This page will contain external links about Topaz, as they become available.

Topaz

This article is about the mineral or gemstone, for other uses see: Topaz (disambiguation).

Topaz 4 Carat Oval Shape Topaz Gemstone Ring Enhanced with Azotic(r)Treatment Heart Cut Sky Blue Topaz Ring

The mineral topaz is a silicate of aluminium and fluorine with the chemical formula Al2SiO4(F,OH)2. It crystallizes in the orthorhombic system and its crystals are mostly prismatic terminated by pyramidal and other faces, the basal pinacoid often being present. It has an easy and perfect basal cleavage and so gemstones or other fine specimens should be handled with care to avoid developing cleavage flaws. The fracture is conchoidal to uneven. Topaz has a hardness of 8, a specific gravity of 3.4-3.6, and a vitreous lustre. Pure topaz is transparent but is usually tinted by impurities; typical topaz is wine or straw-yellow. They may also be white, gray, green, blue, or reddish-yellow and transparent or translucent. When heated, yellow topaz often becomes reddish-pink. It can also be irradiated, turning the stone a light and distinctive shade of blue. A recent trend in jewelry is the manufacture of topaz specimens that display iridescent colors, by applying a thin layer of titanium oxide via physical vapor deposition.

Topaz is found associated with the more acid rocks of the granite and rhyolite type and may be found with fluorite and cassiterite. It can be found in the Ural and Ilmen mountains, Czech Republic, Saxony, Norway, Sweden, Japan, Brazil, Mexico, and the United States.

Etymology and historical/mythical usage

The name "topaz" is derived from the Greek topazos, "to seek," which was the name of an island in the Red Sea that was difficult to find and from which a yellow stone (now believed to be a yellowish olivine) was mined in ancient times. In the Middle Ages the name topaz was used to refer to any yellow gemstone, but now the name is only properly applied to the silicate described above.

According to Rebbenu Bachya, the word "Leshem" in the verse Exodus 28:19 means "Topaz" and was the stone on the Ephod representing the tribe of Dan.

Topaz is also the birthstone of November.

Example of Heat Treated Topaz-Pink Topaz Pear Cut Ring

References

  • Webmineral
  • Mindat with location data
  • Mineral galleries

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Topaz is also the birthstone of November. Cotton Stage and Theatre curtains should be checked with an open flame every 5 to 7 years after manufacture to ensure continued flame resistance. According to Rebbenu Bachya, the word "Leshem" in the verse Exodus 28:19 means "Topaz" and was the stone on the Ephod representing the tribe of Dan. Cotton Velour is treated with chemicals to render it flame resistant when used in this application. In the Middle Ages the name topaz was used to refer to any yellow gemstone, but now the name is only properly applied to the silicate described above. Velours used for this range from 16oz per linear yard to 32oz per linear yard. The name "topaz" is derived from the Greek topazos, "to seek," which was the name of an island in the Red Sea that was difficult to find and from which a yellow stone (now believed to be a yellowish olivine) was mined in ancient times. Velour is also widely used in the manufacture of Stage and Theatre drapery.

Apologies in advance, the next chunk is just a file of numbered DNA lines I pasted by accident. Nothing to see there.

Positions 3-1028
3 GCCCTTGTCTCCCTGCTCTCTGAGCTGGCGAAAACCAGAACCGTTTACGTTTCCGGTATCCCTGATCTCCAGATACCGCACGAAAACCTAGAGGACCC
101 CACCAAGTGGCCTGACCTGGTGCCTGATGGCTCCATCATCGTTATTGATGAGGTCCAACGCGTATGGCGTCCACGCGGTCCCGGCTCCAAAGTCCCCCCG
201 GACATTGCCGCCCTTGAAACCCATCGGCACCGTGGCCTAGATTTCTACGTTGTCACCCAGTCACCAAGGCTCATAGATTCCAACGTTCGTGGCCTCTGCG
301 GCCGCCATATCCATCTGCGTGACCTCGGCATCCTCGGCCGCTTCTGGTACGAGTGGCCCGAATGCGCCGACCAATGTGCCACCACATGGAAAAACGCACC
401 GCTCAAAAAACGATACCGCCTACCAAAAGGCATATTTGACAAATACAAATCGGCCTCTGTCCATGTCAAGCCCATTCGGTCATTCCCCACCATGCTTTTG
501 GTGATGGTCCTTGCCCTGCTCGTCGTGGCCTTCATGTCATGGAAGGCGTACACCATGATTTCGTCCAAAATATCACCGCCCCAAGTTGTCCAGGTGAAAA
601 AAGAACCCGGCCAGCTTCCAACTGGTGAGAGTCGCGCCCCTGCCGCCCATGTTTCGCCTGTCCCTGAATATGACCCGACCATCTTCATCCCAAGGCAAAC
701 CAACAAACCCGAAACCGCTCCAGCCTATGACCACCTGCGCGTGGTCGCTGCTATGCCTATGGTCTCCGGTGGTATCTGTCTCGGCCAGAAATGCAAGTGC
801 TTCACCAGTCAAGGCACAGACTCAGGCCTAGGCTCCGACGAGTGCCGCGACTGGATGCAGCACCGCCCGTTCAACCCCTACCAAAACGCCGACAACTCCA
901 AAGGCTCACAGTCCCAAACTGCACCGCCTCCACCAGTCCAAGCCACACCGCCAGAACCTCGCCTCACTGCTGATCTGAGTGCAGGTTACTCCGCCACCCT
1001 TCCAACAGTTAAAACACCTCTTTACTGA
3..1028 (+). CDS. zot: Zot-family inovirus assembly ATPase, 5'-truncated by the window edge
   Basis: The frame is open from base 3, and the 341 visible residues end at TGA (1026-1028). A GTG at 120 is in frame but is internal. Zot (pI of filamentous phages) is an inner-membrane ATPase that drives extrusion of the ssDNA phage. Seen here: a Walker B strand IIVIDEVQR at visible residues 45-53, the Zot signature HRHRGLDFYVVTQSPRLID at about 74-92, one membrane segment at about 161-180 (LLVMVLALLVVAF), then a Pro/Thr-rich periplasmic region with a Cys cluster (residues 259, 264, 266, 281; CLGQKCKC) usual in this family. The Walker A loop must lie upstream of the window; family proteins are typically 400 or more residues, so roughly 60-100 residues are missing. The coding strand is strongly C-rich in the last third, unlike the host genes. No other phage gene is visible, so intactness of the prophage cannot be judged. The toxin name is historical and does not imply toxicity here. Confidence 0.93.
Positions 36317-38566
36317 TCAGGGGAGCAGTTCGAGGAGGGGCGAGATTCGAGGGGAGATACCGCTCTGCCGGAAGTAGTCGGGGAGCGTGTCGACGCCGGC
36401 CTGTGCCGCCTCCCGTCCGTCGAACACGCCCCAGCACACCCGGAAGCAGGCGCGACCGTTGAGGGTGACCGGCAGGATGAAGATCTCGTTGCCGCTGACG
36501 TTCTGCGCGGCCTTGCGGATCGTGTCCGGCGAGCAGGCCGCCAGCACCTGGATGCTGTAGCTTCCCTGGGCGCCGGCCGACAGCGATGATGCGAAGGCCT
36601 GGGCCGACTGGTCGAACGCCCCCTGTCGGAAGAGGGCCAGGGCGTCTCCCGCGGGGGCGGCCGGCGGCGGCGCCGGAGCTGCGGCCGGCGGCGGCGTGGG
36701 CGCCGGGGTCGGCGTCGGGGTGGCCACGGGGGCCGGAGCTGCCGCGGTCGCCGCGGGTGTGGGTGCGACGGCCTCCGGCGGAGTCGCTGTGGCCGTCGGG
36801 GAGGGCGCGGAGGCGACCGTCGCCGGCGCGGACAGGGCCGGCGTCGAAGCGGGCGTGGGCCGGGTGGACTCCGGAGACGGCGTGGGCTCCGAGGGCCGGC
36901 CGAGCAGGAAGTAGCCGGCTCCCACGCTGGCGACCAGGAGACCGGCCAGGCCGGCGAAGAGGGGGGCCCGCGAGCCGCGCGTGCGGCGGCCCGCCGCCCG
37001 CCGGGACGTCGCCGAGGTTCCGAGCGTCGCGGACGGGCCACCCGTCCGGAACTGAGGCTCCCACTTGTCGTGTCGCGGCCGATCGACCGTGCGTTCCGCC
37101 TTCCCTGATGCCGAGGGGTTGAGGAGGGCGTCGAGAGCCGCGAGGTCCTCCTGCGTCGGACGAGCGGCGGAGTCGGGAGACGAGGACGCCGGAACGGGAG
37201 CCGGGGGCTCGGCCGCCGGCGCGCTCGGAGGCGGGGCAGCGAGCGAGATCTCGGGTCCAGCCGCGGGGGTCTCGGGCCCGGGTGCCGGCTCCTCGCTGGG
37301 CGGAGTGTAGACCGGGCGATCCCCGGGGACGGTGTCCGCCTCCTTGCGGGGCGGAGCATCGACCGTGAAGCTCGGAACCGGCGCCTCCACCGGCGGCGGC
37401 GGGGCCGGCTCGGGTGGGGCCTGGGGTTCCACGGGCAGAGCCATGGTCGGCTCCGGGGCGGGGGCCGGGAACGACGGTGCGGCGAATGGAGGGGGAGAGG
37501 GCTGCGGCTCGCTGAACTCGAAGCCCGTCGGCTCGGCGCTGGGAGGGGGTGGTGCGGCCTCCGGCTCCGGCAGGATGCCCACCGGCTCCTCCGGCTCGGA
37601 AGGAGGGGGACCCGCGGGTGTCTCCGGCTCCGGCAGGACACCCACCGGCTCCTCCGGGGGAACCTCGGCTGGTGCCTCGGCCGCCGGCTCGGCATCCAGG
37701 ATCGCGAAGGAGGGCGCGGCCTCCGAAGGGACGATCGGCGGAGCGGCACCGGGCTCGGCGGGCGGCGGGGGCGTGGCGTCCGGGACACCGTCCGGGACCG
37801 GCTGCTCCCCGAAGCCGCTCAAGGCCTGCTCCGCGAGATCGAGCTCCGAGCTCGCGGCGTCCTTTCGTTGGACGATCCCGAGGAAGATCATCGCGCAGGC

It can be found in the Ural and Ilmen mountains, Czech Republic, Saxony, Norway, Sweden, Japan, Brazil, Mexico, and the United States. One of the leading velour commission dye-houses in Europe is the company RG Textil Technik GbmH in Burscheid, Germany. Topaz is found associated with the more acid rocks of the granite and rhyolite type and may be found with fluorite and cassiterite. It's featured in spandex fetishism. A recent trend in jewelry is the manufacture of topaz specimens that display iridescent colors, by applying a thin layer of titanium oxide via physical vapor deposition. Velour is used in dancewear for the ease of movement it affords, and is also popular for warm, colorful casual clothing. It can also be irradiated, turning the stone a light and distinctive shade of blue. It combines the stretchy properties of knits such as spandex with the rich appearance and feel of velvet.

When heated, yellow topaz often becomes reddish-pink. Velour is a textile, a knitted counterpart of velvet. They may also be white, gray, green, blue, or reddish-yellow and transparent or translucent. Pure topaz is transparent but is usually tinted by impurities; typical topaz is wine or straw-yellow. Topaz has a hardness of 8, a specific gravity of 3.4-3.6, and a vitreous lustre.

The fracture is conchoidal to uneven. It has an easy and perfect basal cleavage and so gemstones or other fine specimens should be handled with care to avoid developing cleavage flaws. It crystallizes in the orthorhombic system and its crystals are mostly prismatic terminated by pyramidal and other faces, the basal pinacoid often being present. The mineral topaz is a silicate of aluminium and fluorine with the chemical formula Al2SiO4(F,OH)2.

This article is about the mineral or gemstone, for other uses see: Topaz (disambiguation).. Mineral galleries. Mindat with location data. Webmineral.

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